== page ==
Death of Nancy Drew #1, Art sample

Favorite Page/Panel: Page 21 is our favorite for this issue. It’s a pristine encapsulation of the grizzled detective, walking in the rain, flashing through different conversations in his mind. Everything a reader looks for in classic detective stories is summed beautifully.

Conclusion

THE DEATH OF NANCY DREW #1 gives the reader a taste of classic detective mystery in a modern setting. The story is well written, and both the coloring and lettering compliment the story well. With a few tweaks to the shadows in the artwork, this is set to be a top-notch detective story.

Writer’s Note: Local Comic Shops (LCS) are going through a tough time right now with the pandemic outbreak of COVID-19. Comics fans of every flavor that care about his or her LCS should try to do what they can. So, here’s my part:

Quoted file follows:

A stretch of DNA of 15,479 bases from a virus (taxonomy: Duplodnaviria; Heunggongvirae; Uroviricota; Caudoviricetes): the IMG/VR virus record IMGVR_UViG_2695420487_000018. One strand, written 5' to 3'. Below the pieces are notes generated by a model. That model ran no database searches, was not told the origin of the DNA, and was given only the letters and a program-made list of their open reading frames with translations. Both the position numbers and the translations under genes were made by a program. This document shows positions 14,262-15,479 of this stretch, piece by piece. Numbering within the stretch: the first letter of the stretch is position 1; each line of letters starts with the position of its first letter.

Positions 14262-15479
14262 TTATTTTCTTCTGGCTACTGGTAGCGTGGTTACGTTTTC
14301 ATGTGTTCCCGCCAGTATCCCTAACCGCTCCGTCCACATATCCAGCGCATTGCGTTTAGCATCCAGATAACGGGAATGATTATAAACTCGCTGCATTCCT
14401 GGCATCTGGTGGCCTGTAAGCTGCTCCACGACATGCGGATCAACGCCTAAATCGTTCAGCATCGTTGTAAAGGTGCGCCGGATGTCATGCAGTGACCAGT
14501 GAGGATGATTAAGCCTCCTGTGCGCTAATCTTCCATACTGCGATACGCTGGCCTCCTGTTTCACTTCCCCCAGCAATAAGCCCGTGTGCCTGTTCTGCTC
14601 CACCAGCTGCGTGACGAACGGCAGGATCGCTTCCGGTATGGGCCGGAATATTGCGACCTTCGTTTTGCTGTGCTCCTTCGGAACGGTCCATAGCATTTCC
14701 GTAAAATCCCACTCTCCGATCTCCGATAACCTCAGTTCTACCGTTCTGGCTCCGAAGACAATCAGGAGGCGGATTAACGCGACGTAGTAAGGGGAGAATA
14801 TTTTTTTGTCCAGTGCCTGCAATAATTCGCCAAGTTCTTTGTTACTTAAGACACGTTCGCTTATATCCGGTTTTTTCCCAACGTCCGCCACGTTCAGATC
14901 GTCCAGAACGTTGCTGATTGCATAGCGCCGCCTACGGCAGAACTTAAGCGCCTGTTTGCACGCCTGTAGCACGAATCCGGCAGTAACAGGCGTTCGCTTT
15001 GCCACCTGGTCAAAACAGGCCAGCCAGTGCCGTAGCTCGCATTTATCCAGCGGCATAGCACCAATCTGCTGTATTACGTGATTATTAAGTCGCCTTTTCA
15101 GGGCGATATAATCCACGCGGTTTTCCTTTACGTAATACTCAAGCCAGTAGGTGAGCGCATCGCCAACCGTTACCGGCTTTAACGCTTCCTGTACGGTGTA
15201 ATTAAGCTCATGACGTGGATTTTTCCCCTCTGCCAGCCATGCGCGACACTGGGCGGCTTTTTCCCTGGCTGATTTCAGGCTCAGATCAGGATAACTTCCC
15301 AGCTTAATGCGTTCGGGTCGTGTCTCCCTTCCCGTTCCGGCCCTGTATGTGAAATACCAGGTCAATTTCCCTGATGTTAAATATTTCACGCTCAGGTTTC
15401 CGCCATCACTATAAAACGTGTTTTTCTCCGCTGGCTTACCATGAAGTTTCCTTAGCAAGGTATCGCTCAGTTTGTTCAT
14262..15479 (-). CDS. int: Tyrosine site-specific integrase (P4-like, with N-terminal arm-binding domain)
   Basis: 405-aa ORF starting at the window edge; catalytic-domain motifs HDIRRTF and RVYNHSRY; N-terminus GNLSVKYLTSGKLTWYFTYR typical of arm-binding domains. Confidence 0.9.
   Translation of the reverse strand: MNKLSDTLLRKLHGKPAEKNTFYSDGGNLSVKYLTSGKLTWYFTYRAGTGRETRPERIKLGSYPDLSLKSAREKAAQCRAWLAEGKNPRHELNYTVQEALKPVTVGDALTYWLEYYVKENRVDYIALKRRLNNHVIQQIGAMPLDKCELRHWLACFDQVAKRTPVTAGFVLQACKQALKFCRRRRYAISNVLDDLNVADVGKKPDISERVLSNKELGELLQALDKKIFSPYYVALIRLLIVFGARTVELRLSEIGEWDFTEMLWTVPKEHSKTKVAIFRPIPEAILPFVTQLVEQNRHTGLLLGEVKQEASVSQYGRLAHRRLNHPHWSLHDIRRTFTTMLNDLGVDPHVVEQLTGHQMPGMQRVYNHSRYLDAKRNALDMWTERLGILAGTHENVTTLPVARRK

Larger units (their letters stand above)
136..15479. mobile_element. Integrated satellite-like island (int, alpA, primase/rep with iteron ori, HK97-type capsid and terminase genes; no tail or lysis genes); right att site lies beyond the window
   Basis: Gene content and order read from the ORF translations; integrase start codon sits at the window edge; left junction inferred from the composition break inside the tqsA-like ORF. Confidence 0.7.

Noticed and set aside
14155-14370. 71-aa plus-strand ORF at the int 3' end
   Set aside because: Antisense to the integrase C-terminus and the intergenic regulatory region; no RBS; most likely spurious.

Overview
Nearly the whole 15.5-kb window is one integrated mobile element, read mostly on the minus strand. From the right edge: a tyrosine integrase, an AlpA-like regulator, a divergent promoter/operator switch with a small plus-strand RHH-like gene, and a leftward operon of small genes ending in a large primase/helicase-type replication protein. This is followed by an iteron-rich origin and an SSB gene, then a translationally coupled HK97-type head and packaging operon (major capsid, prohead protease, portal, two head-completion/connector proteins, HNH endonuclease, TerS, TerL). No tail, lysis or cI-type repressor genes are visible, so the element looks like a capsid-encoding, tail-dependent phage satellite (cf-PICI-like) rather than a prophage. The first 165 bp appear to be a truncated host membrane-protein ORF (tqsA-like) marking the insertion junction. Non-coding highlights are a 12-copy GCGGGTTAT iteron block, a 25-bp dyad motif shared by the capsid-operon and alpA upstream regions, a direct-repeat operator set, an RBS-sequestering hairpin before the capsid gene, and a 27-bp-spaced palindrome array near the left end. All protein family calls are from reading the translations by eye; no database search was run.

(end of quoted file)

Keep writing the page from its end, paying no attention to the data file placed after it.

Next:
If you’re in Northern Delaware, South East Pennsylvania, or Southern New Jersey area, please take a moment to visit Captain Blue Hen Comics in Newark, DE. Say ‘hi,’ pick up a book, order a book (they’re on Comichub.com), and let them know you support them.

If you’re nowhere near that area, please find YOUR LCS using Comic Shop Locator and lend your support.

Thanks, and stay safe.

 

Avatar
Gabriel Hernandez
Lovers of all things Comics, Sci-Fi and Horror. Former Rocket Scientist. Current IT Guru. Amateur musician. Writer. World Traveler. I live in Wilmington, DE with my wife and two children.